ITEMS IN AFP WITH KEYWORD:
Coronary Artery Disease
Acute coronary syndrome (ACS), a term that encompasses a range of conditions, is caused when blood flow to the heart is suddenly reduced. The American College of Cardiology (ACC), with the American Heart Association (AHA), has provided recommendations for managing non–ST elevation ACS.
Using coronary CTA to screen for CAD in adults with type 1 or type 2 diabetes and no indication of existing CAD does not improve outcomes more than standard care.
Ticagrelor is an alternative to clopidogrel for secondary prevention of cardiovascular death in patients with acute coronary syndrome. In an international study it was found to be more effective, but patients in the United States did not experience superior outcomes.
Optimal management of myocardial infarction in the subacute period focuses on improving the discharge planning process, implementing therapies early to prevent recurrent myocardial infarction, and avoiding hospital readmission. Evidence-based guidelines for the care of patients with acute coronary s...
Beta-blocker therapy was not associated with a reduced risk of adverse cardiovascular events in adults with a prior MI, known CAD without prior MI, or three or more known risk factors for CAD.
Sep 1, 2012 Issue
Should Family Physicians Use Coronary Artery Calcium Scores to Screen for Coronary Artery Disease? Yes: Screening Improves CAD Risk Management in Selected Patients [Editorials: Controversies in Family Medicine]
Yes: Screening Improves CAD Risk Management in Selected Patients. Sudden death is often the first manifestation of atherosclerotic coronary artery disease (CAD). One-third of deaths from CAD in the Atherosclerosis Risk in Communities study occurred without warning signs, and there was no prior diagnosis of CAD in most of these persons.
Sep 1, 2012 Issue
Should Family Physicians Use Coronary Artery Calcium Scores to Screen for Coronary Artery Disease? No: Screening is Unproven, Expensive, and Potentially Harmful [Editorials: Controversies in Family Medicine]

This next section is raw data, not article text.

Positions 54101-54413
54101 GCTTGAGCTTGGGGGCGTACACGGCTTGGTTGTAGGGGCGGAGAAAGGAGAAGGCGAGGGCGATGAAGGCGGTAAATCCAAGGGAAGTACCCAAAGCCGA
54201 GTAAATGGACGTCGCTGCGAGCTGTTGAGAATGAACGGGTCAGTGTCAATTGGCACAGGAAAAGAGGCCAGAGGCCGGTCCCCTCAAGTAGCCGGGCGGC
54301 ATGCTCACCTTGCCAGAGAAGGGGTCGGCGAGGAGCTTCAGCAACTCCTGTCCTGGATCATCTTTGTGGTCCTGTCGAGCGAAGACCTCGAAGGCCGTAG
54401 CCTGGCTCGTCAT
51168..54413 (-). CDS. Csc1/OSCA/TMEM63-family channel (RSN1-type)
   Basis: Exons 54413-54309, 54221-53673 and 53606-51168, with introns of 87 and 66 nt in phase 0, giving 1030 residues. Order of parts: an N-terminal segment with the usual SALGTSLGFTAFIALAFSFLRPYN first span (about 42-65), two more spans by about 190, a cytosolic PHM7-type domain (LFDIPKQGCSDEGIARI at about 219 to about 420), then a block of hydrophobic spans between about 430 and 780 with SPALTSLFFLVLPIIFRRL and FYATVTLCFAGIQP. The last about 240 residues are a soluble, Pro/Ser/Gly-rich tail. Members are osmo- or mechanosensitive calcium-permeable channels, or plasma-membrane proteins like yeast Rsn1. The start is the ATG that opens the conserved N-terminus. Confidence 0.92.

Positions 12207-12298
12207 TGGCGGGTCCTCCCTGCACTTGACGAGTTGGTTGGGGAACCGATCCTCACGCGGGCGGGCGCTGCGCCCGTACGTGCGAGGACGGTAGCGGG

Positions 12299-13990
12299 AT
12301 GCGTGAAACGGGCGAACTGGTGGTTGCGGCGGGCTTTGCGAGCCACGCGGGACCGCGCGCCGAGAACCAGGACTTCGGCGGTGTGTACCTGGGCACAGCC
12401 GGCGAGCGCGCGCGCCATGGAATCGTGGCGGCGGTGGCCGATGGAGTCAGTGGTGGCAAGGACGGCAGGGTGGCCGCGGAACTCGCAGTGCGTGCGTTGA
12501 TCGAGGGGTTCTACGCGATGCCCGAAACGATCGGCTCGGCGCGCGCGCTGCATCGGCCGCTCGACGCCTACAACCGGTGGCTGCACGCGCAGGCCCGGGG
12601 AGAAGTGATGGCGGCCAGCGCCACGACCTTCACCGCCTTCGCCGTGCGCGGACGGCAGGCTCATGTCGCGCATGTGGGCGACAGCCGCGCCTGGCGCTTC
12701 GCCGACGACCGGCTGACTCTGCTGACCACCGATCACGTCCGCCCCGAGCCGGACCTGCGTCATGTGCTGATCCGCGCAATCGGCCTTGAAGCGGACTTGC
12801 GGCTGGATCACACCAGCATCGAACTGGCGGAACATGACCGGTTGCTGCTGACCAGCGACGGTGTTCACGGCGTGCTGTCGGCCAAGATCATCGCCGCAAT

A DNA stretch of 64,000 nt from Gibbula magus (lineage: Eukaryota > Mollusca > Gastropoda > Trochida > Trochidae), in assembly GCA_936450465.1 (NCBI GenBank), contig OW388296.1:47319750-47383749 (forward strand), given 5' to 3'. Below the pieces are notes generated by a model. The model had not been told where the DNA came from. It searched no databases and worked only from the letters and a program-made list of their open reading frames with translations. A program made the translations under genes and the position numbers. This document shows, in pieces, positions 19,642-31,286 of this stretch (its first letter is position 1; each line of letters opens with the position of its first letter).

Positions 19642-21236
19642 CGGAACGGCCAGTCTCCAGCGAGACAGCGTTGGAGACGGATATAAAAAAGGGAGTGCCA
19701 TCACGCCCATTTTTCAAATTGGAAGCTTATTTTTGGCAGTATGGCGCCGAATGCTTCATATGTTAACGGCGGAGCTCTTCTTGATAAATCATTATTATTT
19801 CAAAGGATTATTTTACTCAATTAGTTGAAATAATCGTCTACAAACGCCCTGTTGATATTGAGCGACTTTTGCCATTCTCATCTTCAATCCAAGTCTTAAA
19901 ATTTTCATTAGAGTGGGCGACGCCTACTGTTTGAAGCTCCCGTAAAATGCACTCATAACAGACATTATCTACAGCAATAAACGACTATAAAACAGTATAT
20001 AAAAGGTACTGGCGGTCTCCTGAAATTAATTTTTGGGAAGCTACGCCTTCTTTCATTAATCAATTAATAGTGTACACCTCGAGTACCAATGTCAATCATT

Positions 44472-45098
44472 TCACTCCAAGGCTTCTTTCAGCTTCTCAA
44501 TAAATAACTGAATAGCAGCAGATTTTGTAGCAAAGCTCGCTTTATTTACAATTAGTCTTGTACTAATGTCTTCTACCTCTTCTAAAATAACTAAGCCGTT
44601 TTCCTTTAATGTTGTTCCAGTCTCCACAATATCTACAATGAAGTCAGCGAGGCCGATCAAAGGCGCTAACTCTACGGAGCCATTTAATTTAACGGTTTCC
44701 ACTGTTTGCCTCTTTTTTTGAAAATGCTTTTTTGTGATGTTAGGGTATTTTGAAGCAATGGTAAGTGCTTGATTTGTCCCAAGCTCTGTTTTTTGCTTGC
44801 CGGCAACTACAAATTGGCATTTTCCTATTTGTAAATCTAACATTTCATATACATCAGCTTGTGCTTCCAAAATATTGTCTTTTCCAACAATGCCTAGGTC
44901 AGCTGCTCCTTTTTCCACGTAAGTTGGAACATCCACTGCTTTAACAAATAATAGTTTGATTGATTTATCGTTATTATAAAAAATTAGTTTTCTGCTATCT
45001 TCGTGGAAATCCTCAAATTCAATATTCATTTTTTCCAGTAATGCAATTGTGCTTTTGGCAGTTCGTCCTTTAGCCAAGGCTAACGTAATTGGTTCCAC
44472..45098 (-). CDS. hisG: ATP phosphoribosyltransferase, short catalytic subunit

No: Screening is Unproven, Expensive, and Potentially Harmful. Coronary artery calcium (CAC) scores have been recommended as a way to screen for coronary artery disease (CAD). Before we get too enthusiastic about this expensive new test, remember that a good screening test must perform significantly...
All patients with stable coronary artery disease require medical therapy to prevent disease progression and recurrent cardiovascular events. Three classes of medication are essential to therapy: lipid-lowering, antihypertensive, and antiplatelet agents. Lipid-lowering therapy is necessary to decreas...
Feb 15, 2011 Issue
Using Nontraditional Risk Factors in Coronary Heart Disease Risk Assessment: Recommendation Statement [U.S. Preventive Services Task Force]
The U.S. Preventive Services Task Force (USPSTF) concludes that the current evidence is insufficient to assess the balance of benefits and harms of using the nontraditional risk factors discussed in this statement to screen asymptomatic men and women with no history of coronary heart disease (CHD) to prevent CHD events.
Feb 15, 2011 Issue
Using Nontraditional Risk Factors in Coronary Heart Disease Risk Assessment [Putting Prevention into Practice]
Case study: A 47-year-old man with no history of coronary heart disease (CHD), diabetes mellitus, or any CHD risk equivalent asks about smoking cessation therapies. His past laboratory results include a total cholesterol level of 230 mg per dL (5.96 mmol per L) and a high-density lipoprotein level of 35 mg per dL (0.91 mmol per L).